After negotiating a payment strategy, Brown eventually agreed to buy the Mercedes. She paid Galindo an initial cash down payment of $1,500 that day; made a second cash payment of $1,000 on May 1st and a third cash payment of $500 approximately two weeks later. With the completion of the $3,000 down payment, Brown was to continue making monthly payments of $250 for the Mercedes until the vehicle was paid in full.
Within her complaint, Ms. Brown had mentioned giving some of the cash deposits while inside the office of Planet Motors. She thought it was strange to pay the deposits in cash to Galindo and told him as such. But the salesman assured her he was the manager and there was no problem with her bringing him cash.
Somehow, Galindo had also advised Brown to sign the title of the vehicle over to him, so he would be able to transfer the vehicle back to her. Later, Galindo convinced Brown to allow him to pick up the Mercedes for a repair and never returned it.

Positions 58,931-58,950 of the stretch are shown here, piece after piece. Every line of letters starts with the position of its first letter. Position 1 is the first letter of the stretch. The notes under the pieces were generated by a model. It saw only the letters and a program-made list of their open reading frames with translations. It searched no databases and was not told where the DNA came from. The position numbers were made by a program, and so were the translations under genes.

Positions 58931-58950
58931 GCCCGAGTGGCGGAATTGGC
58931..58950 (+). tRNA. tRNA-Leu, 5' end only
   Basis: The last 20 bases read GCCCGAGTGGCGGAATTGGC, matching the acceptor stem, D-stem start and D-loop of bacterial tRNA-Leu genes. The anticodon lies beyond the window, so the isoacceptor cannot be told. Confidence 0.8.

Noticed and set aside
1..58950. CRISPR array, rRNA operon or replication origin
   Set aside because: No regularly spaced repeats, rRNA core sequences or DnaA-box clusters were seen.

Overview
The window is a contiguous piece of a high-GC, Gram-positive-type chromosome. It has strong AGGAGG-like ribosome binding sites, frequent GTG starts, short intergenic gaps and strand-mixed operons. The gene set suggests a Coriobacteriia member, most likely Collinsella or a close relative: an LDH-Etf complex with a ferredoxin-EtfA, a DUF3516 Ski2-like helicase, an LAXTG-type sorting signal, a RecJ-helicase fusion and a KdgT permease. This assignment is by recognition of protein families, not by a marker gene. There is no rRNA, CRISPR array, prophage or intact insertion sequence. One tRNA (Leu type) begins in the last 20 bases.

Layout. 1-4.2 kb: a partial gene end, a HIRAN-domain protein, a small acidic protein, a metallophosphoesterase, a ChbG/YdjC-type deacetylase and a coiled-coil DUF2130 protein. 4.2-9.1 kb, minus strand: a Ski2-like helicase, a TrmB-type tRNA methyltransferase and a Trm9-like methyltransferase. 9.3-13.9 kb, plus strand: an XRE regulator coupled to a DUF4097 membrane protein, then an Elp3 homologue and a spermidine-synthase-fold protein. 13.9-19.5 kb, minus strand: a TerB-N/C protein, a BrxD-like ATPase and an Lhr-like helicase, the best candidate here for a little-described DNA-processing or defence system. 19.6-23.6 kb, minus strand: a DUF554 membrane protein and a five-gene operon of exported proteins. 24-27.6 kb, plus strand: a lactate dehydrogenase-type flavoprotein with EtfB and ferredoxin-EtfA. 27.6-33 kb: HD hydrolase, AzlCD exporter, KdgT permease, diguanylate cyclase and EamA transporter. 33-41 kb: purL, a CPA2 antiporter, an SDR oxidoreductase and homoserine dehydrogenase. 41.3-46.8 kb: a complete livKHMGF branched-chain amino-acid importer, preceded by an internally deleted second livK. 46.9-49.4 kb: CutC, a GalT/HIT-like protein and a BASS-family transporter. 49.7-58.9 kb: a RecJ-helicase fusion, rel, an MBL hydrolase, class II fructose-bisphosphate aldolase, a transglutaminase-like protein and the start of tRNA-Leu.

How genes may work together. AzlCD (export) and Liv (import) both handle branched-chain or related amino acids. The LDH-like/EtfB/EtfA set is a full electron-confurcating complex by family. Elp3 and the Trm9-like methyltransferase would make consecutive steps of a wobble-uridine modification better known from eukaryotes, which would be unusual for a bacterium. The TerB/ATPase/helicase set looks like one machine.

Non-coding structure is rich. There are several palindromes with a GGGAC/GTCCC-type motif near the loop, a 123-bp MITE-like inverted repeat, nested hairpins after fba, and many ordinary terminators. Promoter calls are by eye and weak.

Ms. Brown was able to positively identify Galindo as the salesman who she gave her cash deposit money to and dealt with at Planet Motors.
Victim #12 – What Cash Deposits?
Mr. Isaac dealt with Galindo at Planet Motors and agreed to purchase a Ford Truck for the price of $20,000. Isaac paid a cash down payment of $1,000 to the salesman and traded in his personal vehicle in exchange as an additional down payment of $2,500. Two weeks later, Isaac returned to the dealership and paid an additional $500 cash to Galindo each week after to complete what he owed for the negotiated down payment.